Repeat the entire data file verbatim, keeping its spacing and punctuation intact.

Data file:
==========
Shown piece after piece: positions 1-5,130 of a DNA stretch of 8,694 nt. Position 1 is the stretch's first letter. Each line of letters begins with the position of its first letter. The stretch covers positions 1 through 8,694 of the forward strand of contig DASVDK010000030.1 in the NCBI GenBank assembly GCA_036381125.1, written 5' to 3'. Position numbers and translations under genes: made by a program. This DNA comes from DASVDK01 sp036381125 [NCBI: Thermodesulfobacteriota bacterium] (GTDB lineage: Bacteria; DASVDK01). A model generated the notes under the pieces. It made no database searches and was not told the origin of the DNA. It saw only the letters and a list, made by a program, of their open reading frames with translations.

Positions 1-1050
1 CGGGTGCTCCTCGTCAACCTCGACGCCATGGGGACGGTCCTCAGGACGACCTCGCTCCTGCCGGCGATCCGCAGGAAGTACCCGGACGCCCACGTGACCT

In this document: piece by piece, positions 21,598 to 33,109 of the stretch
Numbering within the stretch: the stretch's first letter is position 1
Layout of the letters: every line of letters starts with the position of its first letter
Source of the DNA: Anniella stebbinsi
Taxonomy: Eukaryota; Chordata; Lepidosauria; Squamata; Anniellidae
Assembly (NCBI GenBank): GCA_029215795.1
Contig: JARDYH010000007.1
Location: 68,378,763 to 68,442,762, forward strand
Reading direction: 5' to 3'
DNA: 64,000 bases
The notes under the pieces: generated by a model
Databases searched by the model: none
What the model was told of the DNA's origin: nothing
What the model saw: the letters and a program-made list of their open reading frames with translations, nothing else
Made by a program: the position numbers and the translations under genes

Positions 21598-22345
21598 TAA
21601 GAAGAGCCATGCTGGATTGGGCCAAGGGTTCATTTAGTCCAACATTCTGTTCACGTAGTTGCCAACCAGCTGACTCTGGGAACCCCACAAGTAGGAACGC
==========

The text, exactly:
Shown piece after piece: positions 1-5,130 of a DNA stretch of 8,694 nt. Position 1 is the stretch's first letter. Each line of letters begins with the position of its first letter. The stretch covers positions 1 through 8,694 of the forward strand of contig DASVDK010000030.1 in the NCBI GenBank assembly GCA_036381125.1, written 5' to 3'. Position numbers and translations under genes: made by a program. This DNA comes from DASVDK01 sp036381125 [NCBI: Thermodesulfobacteriota bacterium] (GTDB lineage: Bacteria; DASVDK01). A model generated the notes under the pieces. It made no database searches and was not told the origin of the DNA. It saw only the letters and a list, made by a program, of their open reading frames with translations.

Positions 1-1050
1 CGGGTGCTCCTCGTCAACCTCGACGCCATGGGGACGGTCCTCAGGACGACCTCGCTCCTGCCGGCGATCCGCAGGAAGTACCCGGACGCCCACGTGACCT

In this document: piece by piece, positions 21,598 to 33,109 of the stretch
Numbering within the stretch: the stretch's first letter is position 1
Layout of the letters: every line of letters starts with the position of its first letter
Source of the DNA: Anniella stebbinsi
Taxonomy: Eukaryota; Chordata; Lepidosauria; Squamata; Anniellidae
Assembly (NCBI GenBank): GCA_029215795.1
Contig: JARDYH010000007.1
Location: 68,378,763 to 68,442,762, forward strand
Reading direction: 5' to 3'
DNA: 64,000 bases
The notes under the pieces: generated by a model
Databases searched by the model: none
What the model was told of the DNA's origin: nothing
What the model saw: the letters and a program-made list of their open reading frames with translations, nothing else
Made by a program: the position numbers and the translations under genes

Positions 21598-22345
21598 TAA
21601 GAAGAGCCATGCTGGATTGGGCCAAGGGTTCATTTAGTCCAACATTCTGTTCACGTAGTTGCCAACCAGCTGACTCTGGGAACCCCACAAGTAGGAACGC